Democrats were celebrating early returns in three congressional races in Washington state’s primary election, but Republicans said they were confident their party would hold on to all three seats in November.
Tina Podlodowski, chairwoman of the state Democratic Party, said that even though many more votes need to be counted, the early returns Tuesday night show that “nothing is guaranteed” for incumbent Republicans as Democrats showed strength that could carry through to November.
“Democrats are within striking distance of picking up three congressional seats,” she said.
In two of the districts – the 3rd and the 8th – Democratic candidates combined were taking more of the vote than the GOP candidates in early returns.
Washington is a vote-by-mail state, and voters had a deadline of 8 p.m. to have their ballot postmarked or placed in a drop box. In some of the more competitive races, results may not be known for days as most counties will update vote counts only once a day.
Just over 24 percent of the vote had been counted by Tuesday night. State GOP chairman Caleb Heimlich said that “it’s still too early to come to any big conclusions.”
“The eyes of the nation will be on those three seats,” he said. “We will do the hard work and we will connect voters and keep those seats in Republican hands.”
The contest getting the most attention is an open U.S. House seat Democrats hope to capture for the first time since the district east of Seattle was created in 1980. Incumbent Republican U.S. Rep. Dave Reichert is retiring from the 8th Congressional District after more than a decade.
Republican Dino Rossi, a former state senator who had unsuccessful runs for governor and U.S. Senate, was leading a crowded ballot and easily advanced to the general election.
Under Washington’s primary system, the top two vote getters go on to November, regardless of party.
Among the dozen candidates on the ballot, one of three Democrats are expected to advance: pediatrician Kim Schrier, attorney Jason Rittereiser, or former federal public-health official Shannon Hader. Schrier took an early lead among the group Tuesday night for the second spot, followed closely by Rittereiser. In early returns, the three Democrats combined had a larger vote total than Rossi, giving Democrats hope they’ll consolidate that support in November.
The other nine U.S. House seats were also contested in the primary, with the incumbents advancing to the general election.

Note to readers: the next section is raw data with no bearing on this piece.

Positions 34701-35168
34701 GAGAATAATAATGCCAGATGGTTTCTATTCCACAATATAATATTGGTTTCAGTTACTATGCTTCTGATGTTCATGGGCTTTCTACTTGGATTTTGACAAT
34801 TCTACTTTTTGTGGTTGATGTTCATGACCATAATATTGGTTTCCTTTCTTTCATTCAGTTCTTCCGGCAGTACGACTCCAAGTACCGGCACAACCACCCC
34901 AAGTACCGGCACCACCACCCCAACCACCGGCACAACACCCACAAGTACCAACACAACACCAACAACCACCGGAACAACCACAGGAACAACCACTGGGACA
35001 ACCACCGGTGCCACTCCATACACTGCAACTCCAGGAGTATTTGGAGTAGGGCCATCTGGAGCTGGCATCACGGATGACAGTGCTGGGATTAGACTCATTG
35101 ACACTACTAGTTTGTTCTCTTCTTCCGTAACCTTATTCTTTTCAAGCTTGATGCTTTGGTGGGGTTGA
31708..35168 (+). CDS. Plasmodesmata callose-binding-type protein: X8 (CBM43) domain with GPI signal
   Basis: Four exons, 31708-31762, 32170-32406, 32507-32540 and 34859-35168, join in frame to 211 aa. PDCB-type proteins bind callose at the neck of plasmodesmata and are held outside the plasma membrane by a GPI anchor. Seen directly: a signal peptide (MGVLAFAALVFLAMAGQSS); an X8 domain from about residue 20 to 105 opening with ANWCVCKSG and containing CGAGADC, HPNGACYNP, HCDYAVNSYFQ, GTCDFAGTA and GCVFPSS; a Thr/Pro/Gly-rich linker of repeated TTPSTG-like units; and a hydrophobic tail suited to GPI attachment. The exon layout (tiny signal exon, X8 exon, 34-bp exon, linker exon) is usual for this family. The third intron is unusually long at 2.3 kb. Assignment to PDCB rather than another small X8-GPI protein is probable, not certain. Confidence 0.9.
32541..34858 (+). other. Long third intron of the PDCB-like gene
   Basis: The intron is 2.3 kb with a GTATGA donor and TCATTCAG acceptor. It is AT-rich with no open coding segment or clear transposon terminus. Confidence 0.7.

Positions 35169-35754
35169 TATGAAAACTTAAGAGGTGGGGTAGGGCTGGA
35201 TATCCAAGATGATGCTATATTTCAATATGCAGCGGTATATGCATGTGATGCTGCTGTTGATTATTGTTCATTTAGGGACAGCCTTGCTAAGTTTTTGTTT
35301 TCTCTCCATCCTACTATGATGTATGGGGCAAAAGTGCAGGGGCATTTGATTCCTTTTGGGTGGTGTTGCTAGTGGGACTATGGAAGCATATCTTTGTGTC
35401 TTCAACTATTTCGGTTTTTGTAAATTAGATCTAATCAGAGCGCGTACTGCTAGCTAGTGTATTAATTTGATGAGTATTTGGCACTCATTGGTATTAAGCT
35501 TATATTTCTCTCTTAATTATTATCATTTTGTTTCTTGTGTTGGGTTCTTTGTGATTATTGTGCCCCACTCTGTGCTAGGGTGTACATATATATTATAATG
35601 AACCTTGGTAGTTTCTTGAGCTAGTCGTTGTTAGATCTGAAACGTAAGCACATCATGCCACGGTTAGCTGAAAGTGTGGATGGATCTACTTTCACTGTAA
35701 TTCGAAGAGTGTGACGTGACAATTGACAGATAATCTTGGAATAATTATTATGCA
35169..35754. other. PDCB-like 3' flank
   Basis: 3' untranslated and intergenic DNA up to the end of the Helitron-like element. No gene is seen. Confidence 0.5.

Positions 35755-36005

In the 5th Congressional District in eastern Washington, Republican incumbent Cathy McMorris Rodgers advanced, along with Democrat Lisa Brown, a former chancellor of Washington State University who previously served as majority leader in the state Senate. Brown and McMorris Rodgers were nearly tied in early returns.
The expected face-off between McMorris Rodgers and Brown in November has seen a flurry of television attack ads in the Spokane market.
In the 3rd Congressional District, incumbent Republican Rep. Jaime Herrera Beutler advanced along with Democrat Carolyn Long, a professor at Washington State University Vancouver. In early returns, Herrera Beutler had a slim lead over Long. Herrera Beutler has won her last two elections with more than 60 percent of the vote.
In the one statewide race on the ballot, Democratic U.S. Sen. Maria Cantwell and Republican Susan Hutchison both advanced to the November ballot, with Cantwell taking a large share of the votes in early returns.
Cantwell, who is seeking her fourth term, easily outpaced all other candidates in the Democratic primary. Cantwell is Washington’s junior senator and the ranking member of the Energy and Natural Resources Committee. Hutchison, a former GOP state party chair, was finishing second in the voting.
Susan Cahill, a 66-year-old retired state employee in Olympia, said she dropped her ballot off at the mailbox on Sunday. She said she’s a Democrat who has also voted for Republicans. But she said that her top of the ballot vote went to Cantwell.
Cahill said people in her community seem more engaged this year in part because of their reactions to President Donald Trump.
“I’m real impressed with a lot of my neighbors and friends,” she said. “They’re more vocal. There are more yard signs.”
In 76 of the 123 legislative races on the ballot, there was no contest, with 15 races unopposed. In 61 seats, there were only two candidates running, all of whom automatically advanced to the November ballot.
Seventeen of the races are for open seats with no incumbent: 14 in the House and three in the Senate. Democrats currently hold a one-seat advantage in the Senate, and a two-seat advantage in the House.
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